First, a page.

Apple: Accessing the same content on devices with different operating systems usually doesn’t cause big changes in what you see. The browser interface can change, as the display resolution affects the quality of what is displayed. However, the substance itself is not changed….right?
Crypto engineer David Buchanan wants to break this pattern. The expert created a simple image in PNG format that has the content changed depending on the device.
If you open the image to be viewed on a Windows or Android device, for example, you will see the message “Hello World”. When accessing from an iOS or Mac model, or using the Safari browser, the message changes and becomes “Hello Apple”.
In our tests, we were able to reproduce both versions using a computer running Windows 10 and a second-generation iPad Air with the Safari browser open. However, results may vary by device and system version.
The engineer also created a second version that takes into account a historical rivalry in computing. In the photo below, do you see an IBM PC or an Apple Macintosh? The result may differ depending on the device.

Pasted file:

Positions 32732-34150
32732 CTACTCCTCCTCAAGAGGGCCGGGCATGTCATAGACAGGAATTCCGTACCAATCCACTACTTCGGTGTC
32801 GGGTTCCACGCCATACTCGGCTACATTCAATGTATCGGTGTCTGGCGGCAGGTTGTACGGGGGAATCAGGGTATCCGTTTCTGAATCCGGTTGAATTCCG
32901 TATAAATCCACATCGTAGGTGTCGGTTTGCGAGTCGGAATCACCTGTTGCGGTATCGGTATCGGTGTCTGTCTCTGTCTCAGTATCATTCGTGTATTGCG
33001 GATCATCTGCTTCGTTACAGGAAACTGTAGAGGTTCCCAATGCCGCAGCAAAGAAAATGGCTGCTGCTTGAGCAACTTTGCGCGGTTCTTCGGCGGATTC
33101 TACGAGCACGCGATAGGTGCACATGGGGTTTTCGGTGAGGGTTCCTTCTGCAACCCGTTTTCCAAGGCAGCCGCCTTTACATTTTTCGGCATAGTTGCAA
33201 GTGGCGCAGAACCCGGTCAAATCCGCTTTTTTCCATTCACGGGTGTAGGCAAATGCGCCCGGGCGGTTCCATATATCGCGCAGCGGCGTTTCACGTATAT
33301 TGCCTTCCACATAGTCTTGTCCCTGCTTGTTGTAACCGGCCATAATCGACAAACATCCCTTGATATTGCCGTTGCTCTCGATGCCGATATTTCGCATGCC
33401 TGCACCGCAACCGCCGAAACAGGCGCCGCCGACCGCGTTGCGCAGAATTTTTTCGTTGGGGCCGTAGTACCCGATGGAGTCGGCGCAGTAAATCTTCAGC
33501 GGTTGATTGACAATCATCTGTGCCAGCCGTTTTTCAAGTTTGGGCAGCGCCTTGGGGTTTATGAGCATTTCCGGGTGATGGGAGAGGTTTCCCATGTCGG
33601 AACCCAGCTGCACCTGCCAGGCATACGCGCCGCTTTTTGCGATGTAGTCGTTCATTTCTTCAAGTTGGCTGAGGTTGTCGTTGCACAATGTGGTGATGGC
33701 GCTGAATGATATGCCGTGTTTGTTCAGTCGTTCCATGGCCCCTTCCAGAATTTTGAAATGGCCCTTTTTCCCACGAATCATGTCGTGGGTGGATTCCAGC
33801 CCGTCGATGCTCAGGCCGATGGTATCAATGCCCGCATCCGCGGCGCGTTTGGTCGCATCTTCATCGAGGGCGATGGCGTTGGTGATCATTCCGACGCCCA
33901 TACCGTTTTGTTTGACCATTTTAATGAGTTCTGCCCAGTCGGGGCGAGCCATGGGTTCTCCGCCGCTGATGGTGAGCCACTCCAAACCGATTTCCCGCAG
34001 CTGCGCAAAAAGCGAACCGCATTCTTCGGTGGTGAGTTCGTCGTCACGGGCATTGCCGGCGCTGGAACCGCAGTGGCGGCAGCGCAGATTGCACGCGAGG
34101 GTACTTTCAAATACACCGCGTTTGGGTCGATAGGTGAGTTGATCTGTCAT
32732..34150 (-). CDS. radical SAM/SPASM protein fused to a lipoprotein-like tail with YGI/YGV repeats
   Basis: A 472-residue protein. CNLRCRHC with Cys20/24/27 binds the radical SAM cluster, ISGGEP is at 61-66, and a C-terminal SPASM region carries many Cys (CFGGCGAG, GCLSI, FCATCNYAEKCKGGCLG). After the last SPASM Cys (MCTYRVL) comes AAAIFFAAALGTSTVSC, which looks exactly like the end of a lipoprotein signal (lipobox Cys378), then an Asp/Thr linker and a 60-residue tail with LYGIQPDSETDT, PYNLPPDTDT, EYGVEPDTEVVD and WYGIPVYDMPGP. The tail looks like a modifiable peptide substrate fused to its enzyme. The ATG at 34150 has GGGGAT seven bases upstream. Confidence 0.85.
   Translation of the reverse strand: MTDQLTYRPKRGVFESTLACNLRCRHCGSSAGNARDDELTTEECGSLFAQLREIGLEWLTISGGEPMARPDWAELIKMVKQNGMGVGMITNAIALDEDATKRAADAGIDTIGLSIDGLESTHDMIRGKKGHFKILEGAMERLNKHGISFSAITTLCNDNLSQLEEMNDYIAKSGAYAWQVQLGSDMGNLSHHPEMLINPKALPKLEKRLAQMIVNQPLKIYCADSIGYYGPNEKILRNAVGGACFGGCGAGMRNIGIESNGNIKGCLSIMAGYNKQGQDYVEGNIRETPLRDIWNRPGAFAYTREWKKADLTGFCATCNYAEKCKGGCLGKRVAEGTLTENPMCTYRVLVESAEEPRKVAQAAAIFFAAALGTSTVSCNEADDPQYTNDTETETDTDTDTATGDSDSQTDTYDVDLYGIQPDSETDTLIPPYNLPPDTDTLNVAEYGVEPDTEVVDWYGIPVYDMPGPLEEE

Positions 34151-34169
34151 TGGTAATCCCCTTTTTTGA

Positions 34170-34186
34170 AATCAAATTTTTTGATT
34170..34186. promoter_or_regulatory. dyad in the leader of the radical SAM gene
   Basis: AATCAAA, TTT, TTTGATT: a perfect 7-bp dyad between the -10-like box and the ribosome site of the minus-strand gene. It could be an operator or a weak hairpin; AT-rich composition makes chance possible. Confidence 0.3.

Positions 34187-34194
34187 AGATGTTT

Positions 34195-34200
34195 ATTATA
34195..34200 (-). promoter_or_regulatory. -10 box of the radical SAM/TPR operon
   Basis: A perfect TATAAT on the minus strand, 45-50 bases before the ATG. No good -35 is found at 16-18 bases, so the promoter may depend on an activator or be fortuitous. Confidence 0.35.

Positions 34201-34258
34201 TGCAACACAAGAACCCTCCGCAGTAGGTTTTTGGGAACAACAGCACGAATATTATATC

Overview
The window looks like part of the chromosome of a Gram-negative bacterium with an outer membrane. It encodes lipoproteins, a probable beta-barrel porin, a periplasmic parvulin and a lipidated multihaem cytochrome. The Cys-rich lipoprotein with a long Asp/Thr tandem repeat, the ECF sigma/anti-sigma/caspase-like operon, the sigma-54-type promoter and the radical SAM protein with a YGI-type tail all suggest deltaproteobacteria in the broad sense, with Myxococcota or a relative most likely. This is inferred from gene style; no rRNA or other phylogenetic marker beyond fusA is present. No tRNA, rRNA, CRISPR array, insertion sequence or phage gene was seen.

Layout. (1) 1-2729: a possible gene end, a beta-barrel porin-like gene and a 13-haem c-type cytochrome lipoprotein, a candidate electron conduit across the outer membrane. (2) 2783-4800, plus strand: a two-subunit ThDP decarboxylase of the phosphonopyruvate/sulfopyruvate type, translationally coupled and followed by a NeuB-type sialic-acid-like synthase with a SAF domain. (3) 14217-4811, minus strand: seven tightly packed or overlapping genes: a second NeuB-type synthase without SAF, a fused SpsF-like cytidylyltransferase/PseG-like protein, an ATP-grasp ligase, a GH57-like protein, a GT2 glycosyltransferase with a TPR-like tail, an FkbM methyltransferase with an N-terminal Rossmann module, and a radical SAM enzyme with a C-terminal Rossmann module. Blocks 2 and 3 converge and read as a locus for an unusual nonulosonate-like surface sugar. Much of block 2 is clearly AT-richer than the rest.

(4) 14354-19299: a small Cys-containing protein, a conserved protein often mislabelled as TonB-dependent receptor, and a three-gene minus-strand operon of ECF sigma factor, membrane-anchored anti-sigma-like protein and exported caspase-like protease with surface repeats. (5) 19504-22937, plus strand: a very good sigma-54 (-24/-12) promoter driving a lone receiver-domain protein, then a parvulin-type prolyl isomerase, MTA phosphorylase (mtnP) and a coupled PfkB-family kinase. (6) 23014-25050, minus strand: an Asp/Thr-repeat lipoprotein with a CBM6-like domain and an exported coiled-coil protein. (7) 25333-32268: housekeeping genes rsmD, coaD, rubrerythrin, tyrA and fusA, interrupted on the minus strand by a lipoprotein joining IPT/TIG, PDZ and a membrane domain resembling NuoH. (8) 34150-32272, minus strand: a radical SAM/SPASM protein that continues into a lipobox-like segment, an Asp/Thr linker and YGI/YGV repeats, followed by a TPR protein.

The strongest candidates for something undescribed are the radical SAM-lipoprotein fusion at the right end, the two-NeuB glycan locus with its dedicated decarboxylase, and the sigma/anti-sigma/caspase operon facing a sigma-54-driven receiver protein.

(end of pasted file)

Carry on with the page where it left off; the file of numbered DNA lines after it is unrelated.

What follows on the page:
What witchcraft is this?
According to Bleeping Computer, Buchanan’s work was relatively straightforward and involved the concept of “parallel decoding PNGs”.
Depending on how the programming is implemented to render images, the same visual file can present different final contents.
This bug, which the expert doesn’t know yet if it could be a security vulnerability or just a discovery without great applications, occurs because Apple uses its own implementation of how to “read” PNGs.
In creating the image, he was able to implement both interpretations for the same image. If one of them is read normally on Windows or Android devices, nothing happens. If the mechanism is different, as is the case with Apple, the second alternative is used.
Buchanan even showed off the Python code used, generating the “secret message”, and put the work on GitHub under the name Ambiguous PNG Packer, for anyone to create the images with two interpretations.